Hurricane Irene Knocks the Lights Out of Richmond

     A rainy Saturday spent playing cards, watching movies and just relaxing was what most VCU students and Richmond residents expected from Hurricane Irene. While many VCU students living in the dorms were merely inconvenienced by the lack of bread or frozen pizzas on the shelves at Kroger, or the fact that Domino’s Pizza stopped taking orders before 7 p.m., Irene unleashed her wrath on other parts of the Richmond community.



     By late Saturday night, power was out across Richmond, and the trees succumbed to the saturated ground and high winds.  Pieces of the trees from Monroe Park lay scattered across the walkways, as many of the trees were uprooted or splintered by Irene’s fury.

     Erin Carr, the assistant to the director of student services for the Honors College, was prepared for the storm but was surprised to see more damage than she had anticipated. 

     “It was just bizarre because living in Richmond we’re used to kind of mild snow and the occasional tropical rain storm, but not used to anything in extreme,” Carr said.

     Similarly, after last Wednesday’s earthquake, Tameka Bond, founder of Dyamond’s Ministries, explained that she and her family prepared for the hurricane by buying canned foods, water and batteries.  John Wiley, a junior at Va. Union University and Chesapeake resident, said that he was expecting the storm to be much more severe than it was even though a fence in his yard was knocked over by the wind.

     “We were really lucky that they (the trees) actually fell into a larger tree and not completely on the house. What happened with us was a large limb actually broke off and went through a window into our laundry room. Another one basically impaled the roof, so in my bedroom, I have about 2 ½ feet of limb actually sticking through my ceiling,” said Carr.

     Carr and her roommates fled to her brother’s apartment in Carytown after the trees fell. About an hour after arriving at her brother’s apartment, Carr said that his power also went out.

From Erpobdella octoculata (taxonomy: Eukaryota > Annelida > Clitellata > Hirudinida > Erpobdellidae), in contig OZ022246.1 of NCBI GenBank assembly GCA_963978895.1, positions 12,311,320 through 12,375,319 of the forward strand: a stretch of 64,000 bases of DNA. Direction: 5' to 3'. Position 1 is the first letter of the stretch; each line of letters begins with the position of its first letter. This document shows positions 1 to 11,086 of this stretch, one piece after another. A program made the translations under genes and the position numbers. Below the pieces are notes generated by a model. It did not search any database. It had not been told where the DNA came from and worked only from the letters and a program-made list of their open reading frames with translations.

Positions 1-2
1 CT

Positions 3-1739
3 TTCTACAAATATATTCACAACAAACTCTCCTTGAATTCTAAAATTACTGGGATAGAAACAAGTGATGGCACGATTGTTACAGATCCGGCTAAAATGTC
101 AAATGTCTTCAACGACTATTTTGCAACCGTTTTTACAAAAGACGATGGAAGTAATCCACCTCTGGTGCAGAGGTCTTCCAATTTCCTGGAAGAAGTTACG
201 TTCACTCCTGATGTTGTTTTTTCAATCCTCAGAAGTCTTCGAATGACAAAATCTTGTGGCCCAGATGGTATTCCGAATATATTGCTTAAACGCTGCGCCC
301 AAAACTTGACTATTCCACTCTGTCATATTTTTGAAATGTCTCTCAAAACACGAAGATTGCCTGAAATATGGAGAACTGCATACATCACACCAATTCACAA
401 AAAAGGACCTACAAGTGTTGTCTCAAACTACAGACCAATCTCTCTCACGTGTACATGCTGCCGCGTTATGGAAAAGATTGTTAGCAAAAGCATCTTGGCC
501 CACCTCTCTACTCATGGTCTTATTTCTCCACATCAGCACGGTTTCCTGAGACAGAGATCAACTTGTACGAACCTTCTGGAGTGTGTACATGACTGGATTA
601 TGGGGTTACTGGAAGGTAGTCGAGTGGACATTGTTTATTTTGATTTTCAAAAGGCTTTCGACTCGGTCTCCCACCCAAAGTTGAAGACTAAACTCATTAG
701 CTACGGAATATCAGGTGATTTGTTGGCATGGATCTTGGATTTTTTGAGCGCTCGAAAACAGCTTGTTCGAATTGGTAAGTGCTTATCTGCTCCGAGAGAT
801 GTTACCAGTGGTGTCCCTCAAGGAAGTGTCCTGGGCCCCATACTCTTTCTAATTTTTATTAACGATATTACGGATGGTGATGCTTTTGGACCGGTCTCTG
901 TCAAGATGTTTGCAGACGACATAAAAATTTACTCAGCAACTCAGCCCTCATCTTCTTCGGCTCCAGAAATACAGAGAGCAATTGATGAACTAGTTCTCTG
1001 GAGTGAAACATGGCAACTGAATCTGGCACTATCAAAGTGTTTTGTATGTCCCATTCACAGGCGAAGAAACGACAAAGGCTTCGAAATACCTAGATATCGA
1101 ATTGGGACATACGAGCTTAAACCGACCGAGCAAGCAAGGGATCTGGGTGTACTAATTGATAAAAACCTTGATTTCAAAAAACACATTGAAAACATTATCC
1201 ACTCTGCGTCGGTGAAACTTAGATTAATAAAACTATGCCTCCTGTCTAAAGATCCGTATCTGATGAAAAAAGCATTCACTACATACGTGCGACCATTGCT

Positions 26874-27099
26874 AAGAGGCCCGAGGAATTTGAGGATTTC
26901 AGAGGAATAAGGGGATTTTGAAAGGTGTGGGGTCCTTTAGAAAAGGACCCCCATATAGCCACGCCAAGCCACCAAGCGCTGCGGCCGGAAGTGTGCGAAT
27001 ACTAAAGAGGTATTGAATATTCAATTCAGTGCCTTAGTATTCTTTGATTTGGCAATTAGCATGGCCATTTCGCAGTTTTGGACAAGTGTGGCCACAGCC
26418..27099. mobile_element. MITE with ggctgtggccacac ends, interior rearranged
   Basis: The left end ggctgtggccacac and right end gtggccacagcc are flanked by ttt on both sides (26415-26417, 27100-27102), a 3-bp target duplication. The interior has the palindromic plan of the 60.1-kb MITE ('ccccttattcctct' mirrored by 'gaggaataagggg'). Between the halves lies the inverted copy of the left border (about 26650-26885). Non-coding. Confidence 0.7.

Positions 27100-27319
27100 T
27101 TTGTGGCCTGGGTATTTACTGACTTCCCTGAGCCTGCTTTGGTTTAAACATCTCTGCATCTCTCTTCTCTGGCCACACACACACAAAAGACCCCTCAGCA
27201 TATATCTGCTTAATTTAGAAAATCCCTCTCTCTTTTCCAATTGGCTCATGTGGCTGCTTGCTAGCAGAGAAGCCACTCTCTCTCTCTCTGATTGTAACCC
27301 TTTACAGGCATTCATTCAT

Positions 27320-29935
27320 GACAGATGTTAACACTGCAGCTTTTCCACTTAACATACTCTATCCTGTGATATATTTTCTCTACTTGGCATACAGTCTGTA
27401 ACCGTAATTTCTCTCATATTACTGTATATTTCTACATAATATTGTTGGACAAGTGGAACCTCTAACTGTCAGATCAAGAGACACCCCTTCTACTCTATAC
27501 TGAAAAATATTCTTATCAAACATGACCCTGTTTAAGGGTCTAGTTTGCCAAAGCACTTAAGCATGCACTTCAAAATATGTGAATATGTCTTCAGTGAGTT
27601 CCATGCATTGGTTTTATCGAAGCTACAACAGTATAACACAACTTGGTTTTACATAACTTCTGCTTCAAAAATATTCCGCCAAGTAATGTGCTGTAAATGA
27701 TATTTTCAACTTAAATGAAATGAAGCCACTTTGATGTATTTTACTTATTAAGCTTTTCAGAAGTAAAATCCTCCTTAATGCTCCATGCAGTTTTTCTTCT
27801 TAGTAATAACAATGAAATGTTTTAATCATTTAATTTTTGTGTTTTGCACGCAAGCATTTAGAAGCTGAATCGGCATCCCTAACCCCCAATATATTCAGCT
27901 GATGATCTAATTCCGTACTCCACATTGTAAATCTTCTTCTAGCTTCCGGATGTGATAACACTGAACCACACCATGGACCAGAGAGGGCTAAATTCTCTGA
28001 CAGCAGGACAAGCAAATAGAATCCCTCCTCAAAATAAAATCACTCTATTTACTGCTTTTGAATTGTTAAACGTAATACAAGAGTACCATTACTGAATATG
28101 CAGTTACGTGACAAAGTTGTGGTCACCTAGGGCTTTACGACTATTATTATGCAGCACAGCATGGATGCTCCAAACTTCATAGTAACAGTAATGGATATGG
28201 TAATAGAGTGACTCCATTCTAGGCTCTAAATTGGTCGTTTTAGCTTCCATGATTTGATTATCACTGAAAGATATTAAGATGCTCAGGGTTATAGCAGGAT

“We are still without electricity. We went out yesterday looking for ice. A lot of places were closed and the places that were open were super packed and they were running out of a lot of items,” said Brooks.

     Victoria Napky, a student new to the Richmond area, explained that she came to Richmond thinking there wouldn’t be any natural disasters, but was then unexpectedly hit by two in the same week.  Although she was unaffected by Irene, many of her friends are feeling the lasting impact.
 “I had a bunch of refugees come to my house because apparently all south of Idlewood lost power,” said Napky.

     Napky said that she is still housing one of her “refugees” because his pipes burst during the storm. Carr went back to her home and moved her bed into the living room temporarily, until the tree is removed.

     “The landlord and the neighbors have been trying to coordinate with the tree people but they’re all so busy, so I really have no idea how long (it will be before the tree is removed),” said Carr.

     Throughout Sunday afternoon, the Virginia Department of Transportation and Dominion Power worked to restore power to the area. Many traffic lights were still dark Monday night. Police officers directed traffic for much of the afternoon on Sunday, but today those busy intersections in Richmond became four way stops. Car horns punctuated rush hour as frustrated drivers tackled the inconvenience of no stop lights in many areas in the days following Hurricane Irene.

    According to a press release from Dominion Power, “Power has been restored to more than 50 percent of 1.2 million customers affected by the hurricane.” Dominion also expects to have 90-95 percent of power restored to customers by Friday.

     The number of power outages in downtown Richmond, according to WTVR’s “Tropics Update” can be contributed to winds upward of 63 mph. Those gusts are responsible for the number of uprooted trees in the area.

     Although Dominion and VDOT are working to restore power to the area, VCU is acting to accommodate faculty, staff and students by providing free access to the gym showers on the Monroe Park and MCV campuses. The VCU community was notified last night via the campus alert system.

     Even though Richmond and surrounding areas were not completely prepared for back to back natural disasters Wiley said, “I’ve got stories to tell my kids.”

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